Cold weather can sometimes last well into spring, and the potential for slips and falls will last along with it. Falls on icy surfaces account for 30 percent of slip-related work injury claims. If you are a business owner, you do not want any of your employees to suffer an injury, nor do you want to be faced with a costly lawsuit. Therefore, you must make it a priority to provide as safe a workplace environment as possible.

Comply with OSHA and state regulations

The Occupational Safety and Health Administration (OSHA) provides a list of regulations employers must follow regarding the establishment of a safe workplace environment. In addition, state courts consider different levels of responsibility required of employers with respect to workplace injuries. If the company has offices or facilities in other states, you must comply with the regulations of those states.

Check for leaks

Fixing any leaks you find in your buildings before cold weather sets in is always a good idea, but a small leak may be overlooked by the time winter comes. Remember that water forms ice. During cold weather, a leak that appears innocent enough during warm weather can pool into an icy spot that might be almost invisible on a stretch of pavement or sidewalk that employees often use. A spot like this needs to be marked with a sign at least, or a cone that will warn people away from the area.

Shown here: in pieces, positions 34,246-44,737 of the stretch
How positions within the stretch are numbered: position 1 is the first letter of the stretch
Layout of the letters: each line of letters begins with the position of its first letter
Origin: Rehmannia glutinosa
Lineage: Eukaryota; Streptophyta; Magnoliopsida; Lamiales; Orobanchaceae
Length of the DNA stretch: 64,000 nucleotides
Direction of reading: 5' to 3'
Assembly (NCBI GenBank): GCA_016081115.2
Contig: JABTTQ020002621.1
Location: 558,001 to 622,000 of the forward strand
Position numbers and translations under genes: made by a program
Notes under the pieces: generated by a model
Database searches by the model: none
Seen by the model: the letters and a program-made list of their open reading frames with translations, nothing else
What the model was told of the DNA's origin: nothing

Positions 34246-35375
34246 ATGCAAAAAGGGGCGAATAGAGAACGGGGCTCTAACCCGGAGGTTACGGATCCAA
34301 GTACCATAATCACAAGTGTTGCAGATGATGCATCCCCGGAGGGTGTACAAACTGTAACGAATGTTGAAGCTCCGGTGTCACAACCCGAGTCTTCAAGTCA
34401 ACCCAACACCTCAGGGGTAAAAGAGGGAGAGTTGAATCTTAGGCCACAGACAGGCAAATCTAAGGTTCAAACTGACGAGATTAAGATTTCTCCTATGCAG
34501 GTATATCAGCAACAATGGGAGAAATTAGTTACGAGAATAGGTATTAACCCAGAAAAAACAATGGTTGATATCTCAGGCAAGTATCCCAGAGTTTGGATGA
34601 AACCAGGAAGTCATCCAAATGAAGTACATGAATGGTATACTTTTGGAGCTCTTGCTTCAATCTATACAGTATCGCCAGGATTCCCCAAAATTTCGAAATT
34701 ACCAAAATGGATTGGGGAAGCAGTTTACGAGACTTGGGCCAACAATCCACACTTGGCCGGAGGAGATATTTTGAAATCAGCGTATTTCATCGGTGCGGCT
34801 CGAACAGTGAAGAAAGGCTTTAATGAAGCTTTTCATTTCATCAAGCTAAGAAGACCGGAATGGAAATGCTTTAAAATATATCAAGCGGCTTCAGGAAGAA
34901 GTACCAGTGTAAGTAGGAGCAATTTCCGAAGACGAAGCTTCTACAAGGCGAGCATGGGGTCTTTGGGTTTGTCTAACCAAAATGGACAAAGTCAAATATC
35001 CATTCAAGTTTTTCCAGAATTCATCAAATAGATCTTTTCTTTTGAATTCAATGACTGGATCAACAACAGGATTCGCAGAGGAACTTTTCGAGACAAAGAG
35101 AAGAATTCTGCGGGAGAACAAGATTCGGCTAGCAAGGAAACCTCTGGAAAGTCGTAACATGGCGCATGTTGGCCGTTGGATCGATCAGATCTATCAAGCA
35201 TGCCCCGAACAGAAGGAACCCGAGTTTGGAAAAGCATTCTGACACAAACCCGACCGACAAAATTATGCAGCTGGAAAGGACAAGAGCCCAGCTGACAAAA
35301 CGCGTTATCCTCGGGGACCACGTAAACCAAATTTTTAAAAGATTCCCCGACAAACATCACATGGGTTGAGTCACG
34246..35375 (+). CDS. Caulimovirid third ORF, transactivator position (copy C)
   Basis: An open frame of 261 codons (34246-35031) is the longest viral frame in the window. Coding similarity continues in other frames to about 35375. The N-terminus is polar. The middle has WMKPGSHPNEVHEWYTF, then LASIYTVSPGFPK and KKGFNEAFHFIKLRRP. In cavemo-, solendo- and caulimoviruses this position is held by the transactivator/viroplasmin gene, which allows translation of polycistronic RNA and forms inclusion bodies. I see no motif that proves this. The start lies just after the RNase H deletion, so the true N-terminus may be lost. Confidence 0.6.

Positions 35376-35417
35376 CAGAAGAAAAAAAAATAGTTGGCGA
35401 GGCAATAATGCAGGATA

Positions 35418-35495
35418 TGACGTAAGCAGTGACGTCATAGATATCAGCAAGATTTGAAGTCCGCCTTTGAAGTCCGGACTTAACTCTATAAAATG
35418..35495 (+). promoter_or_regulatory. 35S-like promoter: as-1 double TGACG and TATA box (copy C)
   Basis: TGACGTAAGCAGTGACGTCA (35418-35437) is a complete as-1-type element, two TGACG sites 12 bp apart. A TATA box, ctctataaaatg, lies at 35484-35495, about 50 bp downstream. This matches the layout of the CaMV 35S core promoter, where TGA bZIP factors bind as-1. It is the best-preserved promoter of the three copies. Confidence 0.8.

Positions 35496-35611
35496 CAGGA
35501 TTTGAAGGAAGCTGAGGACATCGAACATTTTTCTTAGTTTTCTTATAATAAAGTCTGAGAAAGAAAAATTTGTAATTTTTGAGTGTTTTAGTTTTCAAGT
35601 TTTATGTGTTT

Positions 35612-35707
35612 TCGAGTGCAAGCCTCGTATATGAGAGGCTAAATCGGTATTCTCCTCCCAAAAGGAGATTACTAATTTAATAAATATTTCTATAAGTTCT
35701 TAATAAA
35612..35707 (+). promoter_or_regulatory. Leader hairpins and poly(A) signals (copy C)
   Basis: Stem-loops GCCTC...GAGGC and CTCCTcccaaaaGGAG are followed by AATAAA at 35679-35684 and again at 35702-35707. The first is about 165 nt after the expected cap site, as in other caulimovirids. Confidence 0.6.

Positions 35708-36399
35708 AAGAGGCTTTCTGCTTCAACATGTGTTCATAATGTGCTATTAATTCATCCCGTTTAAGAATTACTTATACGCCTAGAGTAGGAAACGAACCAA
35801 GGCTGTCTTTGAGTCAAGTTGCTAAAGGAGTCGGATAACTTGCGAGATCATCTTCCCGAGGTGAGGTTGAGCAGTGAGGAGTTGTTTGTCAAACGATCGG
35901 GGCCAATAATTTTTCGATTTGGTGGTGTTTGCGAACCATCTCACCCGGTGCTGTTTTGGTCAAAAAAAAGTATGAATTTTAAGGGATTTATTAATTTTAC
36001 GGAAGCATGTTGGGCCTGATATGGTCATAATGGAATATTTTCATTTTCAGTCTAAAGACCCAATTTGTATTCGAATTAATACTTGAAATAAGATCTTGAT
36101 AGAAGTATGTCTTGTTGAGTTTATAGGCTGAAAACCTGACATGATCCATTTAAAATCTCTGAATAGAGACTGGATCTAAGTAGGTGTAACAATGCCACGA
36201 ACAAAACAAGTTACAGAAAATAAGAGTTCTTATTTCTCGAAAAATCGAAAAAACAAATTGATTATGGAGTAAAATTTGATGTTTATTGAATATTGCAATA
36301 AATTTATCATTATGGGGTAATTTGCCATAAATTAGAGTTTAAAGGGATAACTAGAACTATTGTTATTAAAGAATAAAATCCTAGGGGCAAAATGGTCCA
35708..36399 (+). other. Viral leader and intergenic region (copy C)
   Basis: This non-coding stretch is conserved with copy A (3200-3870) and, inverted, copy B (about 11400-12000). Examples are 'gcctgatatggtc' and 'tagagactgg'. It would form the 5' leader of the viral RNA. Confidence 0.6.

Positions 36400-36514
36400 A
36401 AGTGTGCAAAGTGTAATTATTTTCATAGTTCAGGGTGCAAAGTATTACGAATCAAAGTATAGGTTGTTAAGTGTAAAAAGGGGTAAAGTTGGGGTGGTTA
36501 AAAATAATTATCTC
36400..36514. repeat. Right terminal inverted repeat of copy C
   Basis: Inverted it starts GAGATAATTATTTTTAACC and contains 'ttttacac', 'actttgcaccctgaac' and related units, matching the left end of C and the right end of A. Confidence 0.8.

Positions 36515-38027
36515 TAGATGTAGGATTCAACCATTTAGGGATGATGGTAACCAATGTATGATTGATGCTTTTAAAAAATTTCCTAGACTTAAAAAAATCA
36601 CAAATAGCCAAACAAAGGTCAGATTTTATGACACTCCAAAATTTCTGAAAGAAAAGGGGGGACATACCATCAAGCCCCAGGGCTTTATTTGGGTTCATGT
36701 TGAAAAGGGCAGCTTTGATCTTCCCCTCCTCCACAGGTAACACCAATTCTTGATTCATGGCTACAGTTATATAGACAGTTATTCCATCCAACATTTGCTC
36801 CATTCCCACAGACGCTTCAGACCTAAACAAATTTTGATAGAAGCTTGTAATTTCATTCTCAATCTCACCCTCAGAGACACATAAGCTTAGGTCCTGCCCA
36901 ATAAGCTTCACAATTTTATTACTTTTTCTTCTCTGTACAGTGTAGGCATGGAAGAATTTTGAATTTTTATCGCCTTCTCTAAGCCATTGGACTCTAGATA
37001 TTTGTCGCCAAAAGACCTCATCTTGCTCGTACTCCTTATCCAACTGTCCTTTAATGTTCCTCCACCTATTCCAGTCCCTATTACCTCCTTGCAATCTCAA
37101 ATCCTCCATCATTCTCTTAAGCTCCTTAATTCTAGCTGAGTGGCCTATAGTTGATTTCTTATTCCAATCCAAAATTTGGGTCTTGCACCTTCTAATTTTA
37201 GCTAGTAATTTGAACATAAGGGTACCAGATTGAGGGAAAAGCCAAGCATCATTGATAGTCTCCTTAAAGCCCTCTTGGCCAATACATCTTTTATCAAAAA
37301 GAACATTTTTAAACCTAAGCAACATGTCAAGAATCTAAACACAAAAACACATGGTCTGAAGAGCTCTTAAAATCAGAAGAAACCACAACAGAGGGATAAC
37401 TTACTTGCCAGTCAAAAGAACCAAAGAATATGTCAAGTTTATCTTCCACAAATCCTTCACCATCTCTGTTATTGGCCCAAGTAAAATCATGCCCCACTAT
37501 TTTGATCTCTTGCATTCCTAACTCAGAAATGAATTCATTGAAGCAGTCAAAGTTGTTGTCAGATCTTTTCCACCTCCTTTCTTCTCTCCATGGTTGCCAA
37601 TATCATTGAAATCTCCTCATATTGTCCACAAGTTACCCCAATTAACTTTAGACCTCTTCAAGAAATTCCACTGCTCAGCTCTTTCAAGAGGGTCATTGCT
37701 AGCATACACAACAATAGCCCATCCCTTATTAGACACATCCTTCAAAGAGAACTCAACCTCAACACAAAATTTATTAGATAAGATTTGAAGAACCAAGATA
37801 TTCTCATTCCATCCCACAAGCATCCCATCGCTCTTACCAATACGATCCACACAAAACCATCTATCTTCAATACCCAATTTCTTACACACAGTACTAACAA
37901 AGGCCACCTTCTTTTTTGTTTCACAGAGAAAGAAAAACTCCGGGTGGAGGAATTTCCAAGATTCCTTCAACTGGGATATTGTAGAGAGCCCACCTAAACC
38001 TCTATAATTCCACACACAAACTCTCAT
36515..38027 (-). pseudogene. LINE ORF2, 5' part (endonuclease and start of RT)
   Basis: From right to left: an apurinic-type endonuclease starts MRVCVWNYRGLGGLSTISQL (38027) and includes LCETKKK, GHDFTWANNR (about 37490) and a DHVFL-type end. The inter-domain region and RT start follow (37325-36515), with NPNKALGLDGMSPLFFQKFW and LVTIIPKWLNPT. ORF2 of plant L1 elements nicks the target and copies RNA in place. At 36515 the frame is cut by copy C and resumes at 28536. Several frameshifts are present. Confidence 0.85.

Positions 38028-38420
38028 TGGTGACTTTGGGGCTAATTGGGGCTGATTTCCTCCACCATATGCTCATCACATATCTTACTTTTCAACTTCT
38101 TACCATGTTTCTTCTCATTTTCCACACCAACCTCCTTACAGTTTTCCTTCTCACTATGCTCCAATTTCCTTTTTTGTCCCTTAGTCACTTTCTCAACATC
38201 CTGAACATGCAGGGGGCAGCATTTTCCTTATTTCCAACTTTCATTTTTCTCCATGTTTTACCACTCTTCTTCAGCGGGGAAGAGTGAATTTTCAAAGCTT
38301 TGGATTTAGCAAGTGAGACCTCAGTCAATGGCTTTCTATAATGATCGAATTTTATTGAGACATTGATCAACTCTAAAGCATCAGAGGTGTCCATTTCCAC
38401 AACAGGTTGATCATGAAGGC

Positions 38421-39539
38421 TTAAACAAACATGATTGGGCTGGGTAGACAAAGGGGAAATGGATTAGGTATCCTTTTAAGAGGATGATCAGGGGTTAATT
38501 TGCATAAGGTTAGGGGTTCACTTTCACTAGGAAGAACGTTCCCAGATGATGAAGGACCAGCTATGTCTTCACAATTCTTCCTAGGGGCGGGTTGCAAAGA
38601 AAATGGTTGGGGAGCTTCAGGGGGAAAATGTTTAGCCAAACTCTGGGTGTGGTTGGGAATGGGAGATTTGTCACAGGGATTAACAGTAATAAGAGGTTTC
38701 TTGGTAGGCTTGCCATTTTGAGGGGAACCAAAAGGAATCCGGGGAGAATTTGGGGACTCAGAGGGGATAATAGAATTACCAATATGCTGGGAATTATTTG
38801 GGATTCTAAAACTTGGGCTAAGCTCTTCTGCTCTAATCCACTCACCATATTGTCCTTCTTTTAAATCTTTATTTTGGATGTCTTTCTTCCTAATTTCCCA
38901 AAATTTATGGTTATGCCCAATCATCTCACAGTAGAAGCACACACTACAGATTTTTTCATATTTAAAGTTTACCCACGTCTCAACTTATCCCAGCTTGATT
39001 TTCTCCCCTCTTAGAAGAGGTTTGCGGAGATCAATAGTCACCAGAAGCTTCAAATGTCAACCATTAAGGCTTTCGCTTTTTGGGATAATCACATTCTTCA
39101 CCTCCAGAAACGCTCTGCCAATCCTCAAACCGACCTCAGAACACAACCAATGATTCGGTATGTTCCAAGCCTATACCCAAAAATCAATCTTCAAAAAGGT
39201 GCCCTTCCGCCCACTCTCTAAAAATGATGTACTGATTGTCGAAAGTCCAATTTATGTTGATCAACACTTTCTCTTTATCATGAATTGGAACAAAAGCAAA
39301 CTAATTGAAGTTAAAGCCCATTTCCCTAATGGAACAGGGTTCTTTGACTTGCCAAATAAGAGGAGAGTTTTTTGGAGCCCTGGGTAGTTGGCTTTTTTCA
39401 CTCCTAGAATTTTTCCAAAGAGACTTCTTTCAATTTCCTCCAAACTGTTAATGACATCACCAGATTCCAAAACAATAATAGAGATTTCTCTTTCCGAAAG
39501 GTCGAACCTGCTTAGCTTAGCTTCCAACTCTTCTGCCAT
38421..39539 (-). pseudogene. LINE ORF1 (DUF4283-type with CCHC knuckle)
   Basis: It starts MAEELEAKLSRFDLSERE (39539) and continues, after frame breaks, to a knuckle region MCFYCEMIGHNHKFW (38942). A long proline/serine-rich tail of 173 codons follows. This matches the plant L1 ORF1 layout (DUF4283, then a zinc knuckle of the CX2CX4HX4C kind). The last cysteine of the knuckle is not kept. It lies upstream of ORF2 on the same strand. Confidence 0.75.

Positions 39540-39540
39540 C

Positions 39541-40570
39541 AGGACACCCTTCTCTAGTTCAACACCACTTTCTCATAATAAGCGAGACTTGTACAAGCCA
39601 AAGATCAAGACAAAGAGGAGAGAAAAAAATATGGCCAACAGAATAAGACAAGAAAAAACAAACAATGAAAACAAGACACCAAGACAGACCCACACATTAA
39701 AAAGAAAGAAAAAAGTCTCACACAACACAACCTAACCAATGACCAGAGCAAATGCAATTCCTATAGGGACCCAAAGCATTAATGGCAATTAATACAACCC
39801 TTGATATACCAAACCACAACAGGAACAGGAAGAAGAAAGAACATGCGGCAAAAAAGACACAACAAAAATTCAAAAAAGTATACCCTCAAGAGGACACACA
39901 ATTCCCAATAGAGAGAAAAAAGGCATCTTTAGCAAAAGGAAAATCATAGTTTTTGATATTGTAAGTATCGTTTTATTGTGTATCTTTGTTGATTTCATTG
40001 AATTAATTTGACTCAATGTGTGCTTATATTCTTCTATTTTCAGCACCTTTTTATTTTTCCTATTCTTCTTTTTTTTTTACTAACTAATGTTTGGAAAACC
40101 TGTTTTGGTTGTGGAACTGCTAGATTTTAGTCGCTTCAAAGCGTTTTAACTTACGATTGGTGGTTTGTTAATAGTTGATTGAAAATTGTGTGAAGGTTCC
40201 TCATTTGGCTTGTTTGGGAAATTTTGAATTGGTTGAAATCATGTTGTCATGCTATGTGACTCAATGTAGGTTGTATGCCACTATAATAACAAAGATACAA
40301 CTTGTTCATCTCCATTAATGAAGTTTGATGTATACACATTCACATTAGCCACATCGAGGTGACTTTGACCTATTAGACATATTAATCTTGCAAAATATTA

Use caution signs

A “slippery when wet” sign should be used wherever there are icy areas outside your building. Make sure they can be easily seen: large signs with bright lettering. Use these signs inside as well, wherever people track in snow and ice. Make sure there are rugs near entrances so employees can wipe off their shoes.

Share information with employees

Educate your employees about slip and fall dangers and make them aware of any areas that might become icy and slippery. You can share this kind of information through a newsletter or email, asking people to report the locations of icy patches you have not identified. Be ready with salt or sand and spread it generously; remember that the melting process takes time.

Use a communication system

You might want to form a communications team whose job it is to monitor TV and radio reports of winter weather advisories and pass along the information. Through email blasts to computers and smartphones, the team can notify employees of traffic problems as well as company parking lot and walkway conditions. Website and intranet postings can also be made.

Be ready for lawsuits

You do not want to think about potential slip and fall injuries and the inevitable lawsuits, but it is best to be prepared. Create an accident report form that includes the location of the accident, the time of day the accident occurred, whether there was a caution sign and related information. Your goal is to prove that as the employer, you did everything you could to ensure a safe workplace. In the event you are faced with a lawsuit, an attorney experienced with cases involving workplace accidents and employee injuries is standing by to help.